Because of the recognition in the mid-f970s that CFCs were a potential threat to stratospheric ozone, their use in aerosol sprays was banned in the United States in f978. On an international level, the Vienna Convention for the Protection of the Ozone Layer agreed in March 1985 on the need to control emissions of CFCs and other chlorine-containing substances. This was followed by the Montreal Protocol in September f 987, which limited the production and import internationally of CFCs as well as halons. Specifically, the consumption of CFC-11, -12, -113, -114, and -115 was to be reduced to their 1986 levels by 1990, to 80% of these levels by 1994, and to 50% by 1999. The Halons-1211, -1301, and -2402 were specified to return to the 1986 levels by 1992. For developing countries, the target for phaseout was the year 20f0 (see International Legal Materials, 1987a,b, for details).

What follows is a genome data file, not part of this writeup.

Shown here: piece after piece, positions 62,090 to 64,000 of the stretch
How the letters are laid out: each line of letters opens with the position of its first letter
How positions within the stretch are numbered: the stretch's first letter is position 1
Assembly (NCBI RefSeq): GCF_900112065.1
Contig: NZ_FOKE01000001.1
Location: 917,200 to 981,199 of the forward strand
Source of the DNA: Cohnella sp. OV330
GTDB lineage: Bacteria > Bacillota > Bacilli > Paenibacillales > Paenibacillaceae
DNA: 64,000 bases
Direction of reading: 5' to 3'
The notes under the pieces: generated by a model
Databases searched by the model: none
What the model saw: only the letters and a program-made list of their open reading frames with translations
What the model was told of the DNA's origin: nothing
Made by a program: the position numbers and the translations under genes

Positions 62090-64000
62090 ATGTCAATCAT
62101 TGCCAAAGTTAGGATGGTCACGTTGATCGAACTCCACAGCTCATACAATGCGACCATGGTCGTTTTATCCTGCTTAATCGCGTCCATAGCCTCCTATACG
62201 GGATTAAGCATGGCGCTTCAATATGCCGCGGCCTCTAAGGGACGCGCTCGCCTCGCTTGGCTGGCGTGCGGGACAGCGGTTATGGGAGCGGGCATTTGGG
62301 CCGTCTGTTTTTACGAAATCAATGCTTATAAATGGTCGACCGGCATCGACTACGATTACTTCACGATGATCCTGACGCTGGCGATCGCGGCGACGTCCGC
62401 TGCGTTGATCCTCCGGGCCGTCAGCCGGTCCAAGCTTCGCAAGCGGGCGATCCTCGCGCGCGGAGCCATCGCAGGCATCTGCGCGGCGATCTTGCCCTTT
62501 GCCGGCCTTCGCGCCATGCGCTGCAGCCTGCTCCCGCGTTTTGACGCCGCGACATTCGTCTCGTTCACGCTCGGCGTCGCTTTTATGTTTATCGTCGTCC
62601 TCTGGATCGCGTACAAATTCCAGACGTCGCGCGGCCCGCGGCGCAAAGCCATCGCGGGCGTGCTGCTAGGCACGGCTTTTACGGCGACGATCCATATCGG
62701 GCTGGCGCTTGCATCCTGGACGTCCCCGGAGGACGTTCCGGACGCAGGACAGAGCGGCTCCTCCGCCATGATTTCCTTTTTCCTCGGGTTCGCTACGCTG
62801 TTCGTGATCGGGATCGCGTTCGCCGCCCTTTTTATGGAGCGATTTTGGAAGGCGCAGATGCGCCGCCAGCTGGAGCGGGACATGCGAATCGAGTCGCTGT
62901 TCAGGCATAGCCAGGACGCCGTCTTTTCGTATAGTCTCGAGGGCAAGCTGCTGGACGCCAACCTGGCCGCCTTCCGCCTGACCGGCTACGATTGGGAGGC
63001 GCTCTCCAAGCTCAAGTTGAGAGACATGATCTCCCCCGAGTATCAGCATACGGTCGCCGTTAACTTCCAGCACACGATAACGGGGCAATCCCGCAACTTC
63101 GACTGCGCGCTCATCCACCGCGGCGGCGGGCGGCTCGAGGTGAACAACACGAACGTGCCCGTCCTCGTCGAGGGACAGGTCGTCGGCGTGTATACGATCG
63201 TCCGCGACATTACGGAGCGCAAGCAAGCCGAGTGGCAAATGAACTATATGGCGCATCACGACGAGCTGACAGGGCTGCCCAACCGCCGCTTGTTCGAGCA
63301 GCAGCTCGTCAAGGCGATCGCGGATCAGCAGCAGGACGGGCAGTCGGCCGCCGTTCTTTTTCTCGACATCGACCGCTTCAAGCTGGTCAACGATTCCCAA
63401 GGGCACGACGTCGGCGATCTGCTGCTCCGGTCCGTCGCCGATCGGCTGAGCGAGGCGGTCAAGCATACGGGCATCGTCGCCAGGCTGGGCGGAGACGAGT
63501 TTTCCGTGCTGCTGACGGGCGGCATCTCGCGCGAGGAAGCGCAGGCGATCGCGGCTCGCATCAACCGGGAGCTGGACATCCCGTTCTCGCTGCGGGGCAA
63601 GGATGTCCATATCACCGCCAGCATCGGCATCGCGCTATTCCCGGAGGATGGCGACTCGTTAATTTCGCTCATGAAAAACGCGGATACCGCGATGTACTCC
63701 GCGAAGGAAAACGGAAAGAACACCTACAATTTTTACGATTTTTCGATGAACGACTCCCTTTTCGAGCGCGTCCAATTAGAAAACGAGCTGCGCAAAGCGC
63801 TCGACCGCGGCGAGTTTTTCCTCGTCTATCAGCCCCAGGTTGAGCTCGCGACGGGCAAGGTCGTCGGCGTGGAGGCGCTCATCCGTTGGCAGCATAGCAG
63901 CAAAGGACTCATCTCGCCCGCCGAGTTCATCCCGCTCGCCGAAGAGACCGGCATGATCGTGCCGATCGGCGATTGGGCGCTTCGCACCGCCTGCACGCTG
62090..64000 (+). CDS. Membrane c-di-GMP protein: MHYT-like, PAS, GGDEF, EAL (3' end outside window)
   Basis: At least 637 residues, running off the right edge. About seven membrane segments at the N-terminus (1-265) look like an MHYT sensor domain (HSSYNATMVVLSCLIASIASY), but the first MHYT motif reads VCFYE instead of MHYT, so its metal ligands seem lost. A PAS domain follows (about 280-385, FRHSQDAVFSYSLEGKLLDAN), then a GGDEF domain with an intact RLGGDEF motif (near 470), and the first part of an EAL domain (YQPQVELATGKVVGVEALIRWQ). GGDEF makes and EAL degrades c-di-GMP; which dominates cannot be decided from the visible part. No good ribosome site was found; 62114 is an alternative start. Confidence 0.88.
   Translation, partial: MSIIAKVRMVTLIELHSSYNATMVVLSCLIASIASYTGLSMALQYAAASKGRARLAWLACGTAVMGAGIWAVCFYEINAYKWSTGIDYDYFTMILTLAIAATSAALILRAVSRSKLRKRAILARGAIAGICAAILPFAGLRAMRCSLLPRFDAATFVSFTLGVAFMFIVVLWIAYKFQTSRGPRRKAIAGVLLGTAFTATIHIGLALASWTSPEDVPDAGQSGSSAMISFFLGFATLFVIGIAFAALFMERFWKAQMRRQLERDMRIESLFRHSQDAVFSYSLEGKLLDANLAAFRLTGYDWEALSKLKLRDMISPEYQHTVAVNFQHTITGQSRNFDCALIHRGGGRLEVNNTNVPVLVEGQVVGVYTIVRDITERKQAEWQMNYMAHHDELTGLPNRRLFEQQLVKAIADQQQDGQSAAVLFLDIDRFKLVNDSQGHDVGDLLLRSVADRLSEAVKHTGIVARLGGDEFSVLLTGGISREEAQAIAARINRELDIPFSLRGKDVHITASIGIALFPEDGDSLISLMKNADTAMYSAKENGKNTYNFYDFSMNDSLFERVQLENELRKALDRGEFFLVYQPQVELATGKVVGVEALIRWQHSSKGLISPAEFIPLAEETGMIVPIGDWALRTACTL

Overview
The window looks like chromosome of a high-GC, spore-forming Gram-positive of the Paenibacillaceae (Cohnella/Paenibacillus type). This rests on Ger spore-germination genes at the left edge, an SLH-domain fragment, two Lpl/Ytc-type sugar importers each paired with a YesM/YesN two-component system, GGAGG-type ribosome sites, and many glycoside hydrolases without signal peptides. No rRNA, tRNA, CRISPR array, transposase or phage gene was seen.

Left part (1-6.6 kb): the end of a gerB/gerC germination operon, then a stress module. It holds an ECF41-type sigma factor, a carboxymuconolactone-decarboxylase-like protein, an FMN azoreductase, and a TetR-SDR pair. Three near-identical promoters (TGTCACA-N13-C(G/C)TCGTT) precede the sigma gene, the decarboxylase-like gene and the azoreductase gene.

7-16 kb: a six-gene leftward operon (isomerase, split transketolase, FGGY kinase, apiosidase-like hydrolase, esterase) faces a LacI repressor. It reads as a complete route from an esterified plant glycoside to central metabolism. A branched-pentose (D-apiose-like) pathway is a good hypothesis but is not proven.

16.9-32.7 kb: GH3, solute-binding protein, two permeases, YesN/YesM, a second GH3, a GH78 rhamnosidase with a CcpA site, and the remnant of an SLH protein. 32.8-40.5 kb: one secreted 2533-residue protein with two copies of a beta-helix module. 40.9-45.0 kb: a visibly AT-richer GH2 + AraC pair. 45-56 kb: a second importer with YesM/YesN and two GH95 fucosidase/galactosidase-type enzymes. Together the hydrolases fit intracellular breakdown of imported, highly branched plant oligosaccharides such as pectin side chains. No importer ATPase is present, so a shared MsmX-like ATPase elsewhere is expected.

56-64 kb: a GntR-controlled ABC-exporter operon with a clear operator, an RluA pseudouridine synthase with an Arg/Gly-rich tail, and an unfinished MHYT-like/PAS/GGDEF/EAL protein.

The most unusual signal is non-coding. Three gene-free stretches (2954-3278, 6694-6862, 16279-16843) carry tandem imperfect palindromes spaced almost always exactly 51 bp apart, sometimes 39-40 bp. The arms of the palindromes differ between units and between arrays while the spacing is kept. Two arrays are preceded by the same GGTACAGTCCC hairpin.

However, about this time, a variety of research indicated that even with full implementation of the Montreal Protocol, the atmospheric abundance of chlorine could reach as much as 6-9 ppb between the years 2050 and 2075. This delay is due to the relatively long time between emission of these compounds into the troposphere and when they reach the stratosphere and photolyze to produce an active chlorine atom. Figure 13.1, for example, compares the estimated equivalent effective stratospheric chlorine from 1960 until the year 2100 with no controls and a 3% increase per year in CFC and methylchloroform emissions to those with the controls agreed to in the Montreal Protocol. Equivalent effective stratospheric chlorine loading depends on emissions as well as removal processes, which determine what fraction of the CFCs emitted at the earth's
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